CureVac, the German biopharma company, is shifting the focus its COVID-19 vaccine development towards the development of second-generation messenger RNA (mRNA) vaccine candidates in collaboration with GSK.
Moreover, the company is withdrawing its first-generation COVID-19 vaccine candidate – CVnCoV – from the current approval process with the European Medicines Agency (EMA).
In view of a recent EMA communication, CureVac estimates that the earliest potential approval of CVnCoV would come in the second quarter of 2022. By this time, the companies expect the candidates from the second-generation vaccine program to have progressed to late-stage clinical development.
The decision is also aligned with the evolving dynamics of the pandemic response towards a greater need for differentiated vaccines to address the developing endemic SARS-CoV2 situation.
As a direct consequence, the existing Advanced Purchase Agreement with the European Commission, which was predicated on employing CVnCoV to address the acute pandemic need, will cease.
CureVac is assessing the possibility of leveraging CVnCoV commitments for the second-generation vaccine candidates. CureVac remains in contact with the European Commission and is supportive of its public health efforts.
CureVac and GSK have tightened their collaboration by adding further resources and experts to accelerate development and manufacturing of the broad second-generation programme.
The companies anticipate entering clinical development in the next months, aiming to achieve regulatory approval for market readiness of an improved COVID-19 vaccine in 2022.
Published pre-clinical results have shown the strong potential of the initial second-generation mRNA COVID-19 vaccine candidate, CV2CoV, compared to CureVac’s first generation mRNA, CVnCoV.
The data demonstrates up to 10x higher immunogenicity in animal models. In parallel to the work on the second-generation mRNA vaccine technology, GSK and CureVac will accelerate efforts to progress the development of modified mRNA vaccine constructs.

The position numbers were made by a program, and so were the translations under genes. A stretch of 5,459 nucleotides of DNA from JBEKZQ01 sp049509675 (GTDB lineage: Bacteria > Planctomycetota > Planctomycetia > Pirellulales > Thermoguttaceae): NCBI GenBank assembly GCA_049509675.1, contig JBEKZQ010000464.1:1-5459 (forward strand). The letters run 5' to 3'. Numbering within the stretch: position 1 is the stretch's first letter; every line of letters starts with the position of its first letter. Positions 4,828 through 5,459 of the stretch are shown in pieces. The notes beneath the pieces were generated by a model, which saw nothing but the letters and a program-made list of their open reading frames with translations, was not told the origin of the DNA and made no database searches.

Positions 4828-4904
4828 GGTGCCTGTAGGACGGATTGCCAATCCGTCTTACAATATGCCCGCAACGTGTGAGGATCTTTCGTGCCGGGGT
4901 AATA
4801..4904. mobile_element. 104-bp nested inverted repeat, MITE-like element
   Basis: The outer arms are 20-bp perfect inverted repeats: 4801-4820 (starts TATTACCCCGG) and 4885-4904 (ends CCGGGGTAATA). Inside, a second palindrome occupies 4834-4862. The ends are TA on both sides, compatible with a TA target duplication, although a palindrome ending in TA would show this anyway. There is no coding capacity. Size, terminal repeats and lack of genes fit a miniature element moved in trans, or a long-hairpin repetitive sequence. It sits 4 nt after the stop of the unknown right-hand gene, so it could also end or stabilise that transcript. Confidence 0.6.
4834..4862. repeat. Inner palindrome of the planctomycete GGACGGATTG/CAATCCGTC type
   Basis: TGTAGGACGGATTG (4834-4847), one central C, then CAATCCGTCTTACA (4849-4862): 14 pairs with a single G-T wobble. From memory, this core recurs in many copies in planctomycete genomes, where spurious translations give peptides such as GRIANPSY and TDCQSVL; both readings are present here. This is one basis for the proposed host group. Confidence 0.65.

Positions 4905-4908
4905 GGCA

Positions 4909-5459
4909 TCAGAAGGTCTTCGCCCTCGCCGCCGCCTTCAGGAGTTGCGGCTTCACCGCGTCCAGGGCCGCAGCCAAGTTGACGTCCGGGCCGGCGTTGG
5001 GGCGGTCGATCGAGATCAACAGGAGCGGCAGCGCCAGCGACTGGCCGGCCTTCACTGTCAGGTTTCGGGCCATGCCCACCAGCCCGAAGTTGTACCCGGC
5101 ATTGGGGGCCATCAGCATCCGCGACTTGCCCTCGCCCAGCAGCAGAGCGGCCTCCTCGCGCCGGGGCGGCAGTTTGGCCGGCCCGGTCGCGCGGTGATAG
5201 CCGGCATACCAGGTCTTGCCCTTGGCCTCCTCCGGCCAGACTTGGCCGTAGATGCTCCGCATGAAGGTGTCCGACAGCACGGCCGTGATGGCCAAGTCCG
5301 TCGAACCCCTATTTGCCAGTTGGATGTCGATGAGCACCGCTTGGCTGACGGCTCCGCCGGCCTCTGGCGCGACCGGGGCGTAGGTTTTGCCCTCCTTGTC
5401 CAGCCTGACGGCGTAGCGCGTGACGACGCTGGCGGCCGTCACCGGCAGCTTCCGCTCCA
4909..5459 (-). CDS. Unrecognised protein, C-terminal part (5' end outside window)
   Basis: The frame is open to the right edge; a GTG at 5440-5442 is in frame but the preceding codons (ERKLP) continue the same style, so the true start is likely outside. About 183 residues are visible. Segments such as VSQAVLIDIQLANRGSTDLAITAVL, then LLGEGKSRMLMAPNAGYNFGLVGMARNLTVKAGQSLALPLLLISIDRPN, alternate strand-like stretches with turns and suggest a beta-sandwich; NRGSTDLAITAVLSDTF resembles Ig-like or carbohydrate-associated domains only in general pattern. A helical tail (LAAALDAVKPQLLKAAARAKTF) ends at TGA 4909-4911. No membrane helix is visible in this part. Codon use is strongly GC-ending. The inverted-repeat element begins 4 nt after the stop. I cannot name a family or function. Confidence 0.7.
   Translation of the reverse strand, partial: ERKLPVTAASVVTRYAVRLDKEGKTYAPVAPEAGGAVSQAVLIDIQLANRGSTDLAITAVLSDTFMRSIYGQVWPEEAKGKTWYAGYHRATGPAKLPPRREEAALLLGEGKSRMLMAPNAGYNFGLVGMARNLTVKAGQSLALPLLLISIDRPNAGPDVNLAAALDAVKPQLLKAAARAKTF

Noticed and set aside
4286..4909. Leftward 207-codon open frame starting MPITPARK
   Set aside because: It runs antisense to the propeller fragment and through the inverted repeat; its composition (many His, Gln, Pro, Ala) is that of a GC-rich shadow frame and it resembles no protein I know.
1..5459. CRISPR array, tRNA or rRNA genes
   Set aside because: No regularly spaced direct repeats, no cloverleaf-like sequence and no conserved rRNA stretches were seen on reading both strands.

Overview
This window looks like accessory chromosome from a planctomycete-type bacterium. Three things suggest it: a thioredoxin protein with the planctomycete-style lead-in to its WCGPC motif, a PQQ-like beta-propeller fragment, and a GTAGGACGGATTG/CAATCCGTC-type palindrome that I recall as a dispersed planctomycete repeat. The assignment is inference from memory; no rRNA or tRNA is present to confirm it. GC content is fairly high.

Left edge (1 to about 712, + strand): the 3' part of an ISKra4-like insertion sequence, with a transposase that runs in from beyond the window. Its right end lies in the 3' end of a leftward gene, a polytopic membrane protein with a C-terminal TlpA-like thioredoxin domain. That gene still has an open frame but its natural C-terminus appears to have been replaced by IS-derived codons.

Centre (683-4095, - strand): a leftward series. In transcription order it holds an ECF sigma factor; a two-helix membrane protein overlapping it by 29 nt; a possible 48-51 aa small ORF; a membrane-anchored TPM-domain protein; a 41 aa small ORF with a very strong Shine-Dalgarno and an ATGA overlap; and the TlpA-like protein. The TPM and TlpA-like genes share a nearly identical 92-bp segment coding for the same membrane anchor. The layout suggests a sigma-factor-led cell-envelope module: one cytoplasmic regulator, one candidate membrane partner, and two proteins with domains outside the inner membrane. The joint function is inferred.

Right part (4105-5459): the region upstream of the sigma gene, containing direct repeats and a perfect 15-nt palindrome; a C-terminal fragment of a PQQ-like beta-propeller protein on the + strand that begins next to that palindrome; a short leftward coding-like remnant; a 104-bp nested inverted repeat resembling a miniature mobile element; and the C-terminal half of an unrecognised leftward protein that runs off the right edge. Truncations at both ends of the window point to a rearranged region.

“In the ongoing transition from acute pandemic to endemic, our decision to withdraw CVnCoV from the regulatory approval process and focus our efforts on second-generation mRNA vaccine candidates reflects expected changes in public health needs that our second generation can potentially address,” said Franz-Werner Haas, CEO of CureVac.
“We will now take advantage of CVnCoV learnings and infrastructures to focus our resources on advanced second-generation vaccines in close collaboration with GSK, a global leader in the vaccine field.”
The CureVac-GSK COVID-19 collaboration builds on the existing strategic mRNA technology partnership both companies started in July 2020 for several selected targets in the field of infectious diseases.
The collaboration was recently extended, allocating additional resources across both companies. The joint development focuses on optimised second-generation mRNA vaccines that offer the potential to target different COVID-19 variants, the ability to address different diseases in a combination shot and improved vaccine administration formats.